Skip to main content

Kingsford Construction fined for safety lapses at Hillview worksite

Deterrent fine for repeated regulatory infringements arising from MOM’s inspections

  1. Kingsford Construction Pte Ltd (Kingsford) was convicted and fined $130,000 under the Workplace Safety and Health Act (WSHA) for multiple safety lapses uncovered during an inspection conducted by the Ministry of Manpower’s (MOM) Occupational Safety and Health Inspectorate on 8 June 2016.
  2. The same worksite had been inspected on two earlier occasions, in October 2014 and May 2015. For the inspection on 31 Oct 2014, a full stop work order (SWO) was issued as multiple safety lapses such as open sides and staircases without handrails that could lead to fall from heights were found. Kingsford was given a composition fine of $10,000. The SWO was lifted on 18 Nov 2014 following rectification of the identified lapses. During the second inspection on 21 May 2015, the same lapses were identified and a partial SWO was issued. Kingsford was also made to pay $19,000 in composition fines. The SWO was lifted on 15 June 2015 after an inspection determined that the safety lapses were rectified.
  3. During the inspection on 8 June 2016, safety lapses that occurred in the previous two inspections were again uncovered. A full stop-work order was issued from 8 June 2016 to 18 July 2016. Given the repeated failures and recalcitrant attitude towards workplace safety and health, Kingsford was charged under section 11(a) read with section 20 of the Workplace Safety and Health Act (Chapter 354A), for its failure to take reasonably practicable measures to ensure the safety and health of its employees.
  4. Mr Chan Yew Kwong, MOM’s Director of Occupational Safety and Health Inspectorate said, “MOM sought for a heavy penalty because of Kingsford’s blatant disregard for safety and its repeated failures to comply with our regulatory requirements. Companies must address all safety failures identified during a MOM inspection and put in place effective measures to prevent recurrence. They should not put their workers’ lives at risk and wait for an accident to happen before taking safety seriously.”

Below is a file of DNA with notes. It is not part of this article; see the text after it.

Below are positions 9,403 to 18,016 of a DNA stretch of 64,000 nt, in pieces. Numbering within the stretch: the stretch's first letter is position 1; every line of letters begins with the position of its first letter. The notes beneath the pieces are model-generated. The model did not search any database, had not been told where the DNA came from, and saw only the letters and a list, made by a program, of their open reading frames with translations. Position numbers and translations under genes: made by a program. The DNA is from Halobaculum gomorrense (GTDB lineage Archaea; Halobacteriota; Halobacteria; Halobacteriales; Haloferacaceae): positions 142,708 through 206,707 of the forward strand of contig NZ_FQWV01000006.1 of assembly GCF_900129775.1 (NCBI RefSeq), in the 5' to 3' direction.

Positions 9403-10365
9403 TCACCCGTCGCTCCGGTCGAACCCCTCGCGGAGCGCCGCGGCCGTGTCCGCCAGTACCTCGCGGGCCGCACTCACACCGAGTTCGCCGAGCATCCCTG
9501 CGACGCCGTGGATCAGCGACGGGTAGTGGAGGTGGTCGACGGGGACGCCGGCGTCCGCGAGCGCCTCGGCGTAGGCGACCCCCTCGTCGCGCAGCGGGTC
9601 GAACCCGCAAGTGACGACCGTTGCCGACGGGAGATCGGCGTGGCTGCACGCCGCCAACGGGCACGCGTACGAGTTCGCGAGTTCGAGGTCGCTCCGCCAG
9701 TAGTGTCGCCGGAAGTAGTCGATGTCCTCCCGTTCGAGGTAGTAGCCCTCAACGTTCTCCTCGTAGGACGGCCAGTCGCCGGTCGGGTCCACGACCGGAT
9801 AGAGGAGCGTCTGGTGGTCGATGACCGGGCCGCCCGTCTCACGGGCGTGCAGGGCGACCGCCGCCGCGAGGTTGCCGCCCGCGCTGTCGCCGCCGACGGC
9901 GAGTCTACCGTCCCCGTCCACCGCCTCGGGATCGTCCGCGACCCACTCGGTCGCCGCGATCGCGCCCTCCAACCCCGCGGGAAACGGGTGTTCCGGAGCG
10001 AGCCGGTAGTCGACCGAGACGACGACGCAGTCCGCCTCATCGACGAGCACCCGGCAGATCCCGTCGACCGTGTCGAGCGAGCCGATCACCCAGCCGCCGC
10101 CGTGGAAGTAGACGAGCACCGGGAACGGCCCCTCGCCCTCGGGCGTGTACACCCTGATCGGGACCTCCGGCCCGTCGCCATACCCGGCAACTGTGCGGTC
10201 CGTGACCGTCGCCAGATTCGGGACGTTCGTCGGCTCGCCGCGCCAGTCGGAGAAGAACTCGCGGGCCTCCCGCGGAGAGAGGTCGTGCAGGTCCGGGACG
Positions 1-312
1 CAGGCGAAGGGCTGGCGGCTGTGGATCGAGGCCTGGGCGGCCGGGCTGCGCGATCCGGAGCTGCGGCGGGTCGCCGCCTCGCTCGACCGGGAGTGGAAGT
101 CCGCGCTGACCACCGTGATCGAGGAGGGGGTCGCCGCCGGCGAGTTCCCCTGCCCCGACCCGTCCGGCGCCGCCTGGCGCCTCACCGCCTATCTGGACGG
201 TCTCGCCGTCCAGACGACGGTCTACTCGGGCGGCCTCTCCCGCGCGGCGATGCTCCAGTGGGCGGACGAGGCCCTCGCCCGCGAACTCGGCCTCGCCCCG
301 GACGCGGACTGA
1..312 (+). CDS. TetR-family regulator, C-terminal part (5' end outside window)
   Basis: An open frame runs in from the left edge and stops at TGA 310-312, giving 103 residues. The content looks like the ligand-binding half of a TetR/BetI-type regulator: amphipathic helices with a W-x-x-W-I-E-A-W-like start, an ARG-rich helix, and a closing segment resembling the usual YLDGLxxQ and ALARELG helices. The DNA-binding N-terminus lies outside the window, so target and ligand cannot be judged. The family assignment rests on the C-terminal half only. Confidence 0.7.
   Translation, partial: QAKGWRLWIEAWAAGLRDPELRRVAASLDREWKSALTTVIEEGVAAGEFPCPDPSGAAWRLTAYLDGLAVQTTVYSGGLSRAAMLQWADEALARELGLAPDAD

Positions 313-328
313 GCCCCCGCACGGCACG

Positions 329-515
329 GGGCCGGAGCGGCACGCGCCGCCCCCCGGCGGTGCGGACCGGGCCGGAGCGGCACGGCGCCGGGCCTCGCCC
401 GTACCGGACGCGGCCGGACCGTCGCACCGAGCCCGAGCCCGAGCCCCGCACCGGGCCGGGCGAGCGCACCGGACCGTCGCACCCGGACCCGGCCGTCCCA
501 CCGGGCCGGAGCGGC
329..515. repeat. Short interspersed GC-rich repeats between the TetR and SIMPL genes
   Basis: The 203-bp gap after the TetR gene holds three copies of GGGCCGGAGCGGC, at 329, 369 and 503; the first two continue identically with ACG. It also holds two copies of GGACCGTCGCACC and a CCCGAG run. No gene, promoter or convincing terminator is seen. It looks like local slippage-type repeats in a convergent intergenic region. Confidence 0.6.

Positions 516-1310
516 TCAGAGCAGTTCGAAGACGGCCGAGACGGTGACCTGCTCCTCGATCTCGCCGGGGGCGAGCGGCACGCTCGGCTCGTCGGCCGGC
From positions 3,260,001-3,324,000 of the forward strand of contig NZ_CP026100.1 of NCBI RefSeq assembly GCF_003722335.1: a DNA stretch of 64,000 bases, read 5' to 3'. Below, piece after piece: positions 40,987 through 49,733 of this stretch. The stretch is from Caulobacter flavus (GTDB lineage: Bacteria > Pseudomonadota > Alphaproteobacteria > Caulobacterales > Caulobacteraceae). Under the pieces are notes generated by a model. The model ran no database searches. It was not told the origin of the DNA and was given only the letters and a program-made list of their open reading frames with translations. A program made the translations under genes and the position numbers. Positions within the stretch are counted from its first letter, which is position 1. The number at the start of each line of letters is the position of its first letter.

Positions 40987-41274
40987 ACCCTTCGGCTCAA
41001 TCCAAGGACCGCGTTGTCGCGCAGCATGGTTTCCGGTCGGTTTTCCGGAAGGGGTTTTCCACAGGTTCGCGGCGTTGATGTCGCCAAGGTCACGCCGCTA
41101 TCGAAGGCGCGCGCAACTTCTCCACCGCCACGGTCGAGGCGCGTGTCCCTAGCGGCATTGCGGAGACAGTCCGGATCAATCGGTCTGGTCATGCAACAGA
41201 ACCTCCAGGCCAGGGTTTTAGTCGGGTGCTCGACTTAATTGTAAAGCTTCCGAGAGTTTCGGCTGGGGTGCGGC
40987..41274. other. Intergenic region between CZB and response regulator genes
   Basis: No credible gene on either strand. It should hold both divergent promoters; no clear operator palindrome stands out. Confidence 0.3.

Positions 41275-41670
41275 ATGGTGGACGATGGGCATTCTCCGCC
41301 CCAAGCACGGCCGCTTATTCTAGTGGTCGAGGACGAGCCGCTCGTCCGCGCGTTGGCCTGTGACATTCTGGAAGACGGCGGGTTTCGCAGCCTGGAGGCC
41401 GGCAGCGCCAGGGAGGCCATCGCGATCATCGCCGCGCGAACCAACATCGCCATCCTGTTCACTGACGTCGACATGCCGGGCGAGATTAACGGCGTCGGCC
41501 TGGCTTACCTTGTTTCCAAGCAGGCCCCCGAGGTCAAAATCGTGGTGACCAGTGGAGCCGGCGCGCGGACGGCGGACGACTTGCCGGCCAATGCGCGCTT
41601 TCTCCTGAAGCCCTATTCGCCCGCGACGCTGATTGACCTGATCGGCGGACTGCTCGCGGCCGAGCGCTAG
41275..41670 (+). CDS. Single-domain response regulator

Details of inspection

  5. Kingsford was engaged to carry out construction works of a condominium development. The inspected premises consisted of three residential blocks, two basement carparks, a swimming pool and other clubhouse facilities.
  6. MOM’s inspection in 2016 revealed the following safety failures by Kingsford:
    i. Open sides at eight different locations (ranging from the 2nd to the 11th floor of various blocks under construction) were not covered or guarded by effective guard-rails or barriers to prevent fall from heights;
    ii. Staircases not provided with handrails, exposing persons to the risk of falling off the edge of either side of the staircase;
    iii. Staircases not provided with emergency lighting for use in the event of a power failure, exposing workers to the risk of tripping as some of the steps of the staircase were undergoing modification works;
    iv. Poor housekeeping at multiple places of work in work site, exposing workers to risk of tripping; and
    v. Safety interlock of several passenger and material hoists at the worksite were not properly functioning; the gates of the hoists could be opened when the platform was elevated from the landing position, exposing persons to risks of falling down the way or coming into contact with moving parts of the hoists.